Short answer is no. Long answer is possible based on novelty and inventive step. It sounds like you need to spend $500-$3k and ask a patent agent or attorney to review your technology and your prior art search.
If you don't want to shell out the cash, here's what you can do yourself for free:
Information gathering phase:
- Read the specification carefully. List out each embodiment with all elements, and all combinations.
- Go on USPTO PAIR and review the prosecution history (click on Image File Wrapper). You need to read the rejections and understand why the technology was rejected.
- Do another prior art search. It sounds highly unlikely that 20 years have gone by and there is no literature whatsoever on your topic. News articles, academic journals, books, etc...something exists.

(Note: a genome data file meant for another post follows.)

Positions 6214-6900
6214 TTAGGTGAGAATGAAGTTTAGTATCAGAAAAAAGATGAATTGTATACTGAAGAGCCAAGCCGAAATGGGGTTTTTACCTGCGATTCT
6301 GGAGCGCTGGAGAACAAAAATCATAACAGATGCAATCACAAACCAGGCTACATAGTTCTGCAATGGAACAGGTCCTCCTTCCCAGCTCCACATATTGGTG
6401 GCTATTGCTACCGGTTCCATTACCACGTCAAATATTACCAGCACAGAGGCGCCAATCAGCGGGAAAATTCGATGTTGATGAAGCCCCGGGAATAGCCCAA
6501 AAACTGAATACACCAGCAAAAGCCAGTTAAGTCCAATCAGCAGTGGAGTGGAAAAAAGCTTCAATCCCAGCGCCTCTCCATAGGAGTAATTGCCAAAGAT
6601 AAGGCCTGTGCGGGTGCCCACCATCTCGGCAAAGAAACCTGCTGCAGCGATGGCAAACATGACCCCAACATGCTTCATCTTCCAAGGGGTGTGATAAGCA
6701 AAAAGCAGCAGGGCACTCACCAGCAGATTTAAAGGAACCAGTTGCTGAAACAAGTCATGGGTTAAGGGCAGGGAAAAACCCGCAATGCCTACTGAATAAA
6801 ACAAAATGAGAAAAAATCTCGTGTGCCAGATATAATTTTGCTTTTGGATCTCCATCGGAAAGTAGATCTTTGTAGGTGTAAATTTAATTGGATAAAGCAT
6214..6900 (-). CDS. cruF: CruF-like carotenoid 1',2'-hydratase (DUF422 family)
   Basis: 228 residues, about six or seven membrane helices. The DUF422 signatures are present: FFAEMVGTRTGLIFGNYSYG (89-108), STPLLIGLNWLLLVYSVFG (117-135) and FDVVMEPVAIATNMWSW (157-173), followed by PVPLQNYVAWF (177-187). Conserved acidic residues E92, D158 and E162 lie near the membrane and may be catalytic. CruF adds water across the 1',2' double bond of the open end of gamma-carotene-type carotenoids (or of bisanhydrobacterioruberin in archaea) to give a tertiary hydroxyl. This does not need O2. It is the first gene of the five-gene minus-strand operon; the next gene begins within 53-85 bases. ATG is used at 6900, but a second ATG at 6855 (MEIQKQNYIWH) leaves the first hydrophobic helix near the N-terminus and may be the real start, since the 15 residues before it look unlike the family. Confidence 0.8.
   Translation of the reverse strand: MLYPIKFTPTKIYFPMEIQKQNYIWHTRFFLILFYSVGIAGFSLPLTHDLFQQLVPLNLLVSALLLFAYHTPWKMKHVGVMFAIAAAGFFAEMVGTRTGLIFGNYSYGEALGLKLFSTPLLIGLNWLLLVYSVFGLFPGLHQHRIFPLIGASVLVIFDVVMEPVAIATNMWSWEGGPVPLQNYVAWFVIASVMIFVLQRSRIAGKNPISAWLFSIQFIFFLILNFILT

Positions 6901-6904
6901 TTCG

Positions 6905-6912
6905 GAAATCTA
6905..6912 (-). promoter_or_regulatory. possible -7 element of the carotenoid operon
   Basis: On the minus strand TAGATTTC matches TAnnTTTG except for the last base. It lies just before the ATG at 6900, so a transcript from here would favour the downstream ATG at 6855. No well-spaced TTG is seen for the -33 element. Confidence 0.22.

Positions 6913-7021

- list out the elements of your invention in its preferred embodiment. What are the key features to make your invention enabling?
Take each of your key features/elements and try to map a product, product feature, patent element, or prosecution history argument to your elements.
If you found that in the analysis phase, every feature of your preferred embodiment was "anticipated", aka someone else thought of it, then you can't patent it. If you found out through the file history review + prior art search that perhaps elements A+B+C were unpatentable because they were too broad, and that your idea includes element D, then you can patent it as A+B+C+D.
There's really not short answer to this question. Your question is too broad to answer in detail, so you'll have to do the legwork yourself and come to a reasonable conclusion if its worth your time to even pursue such a patent.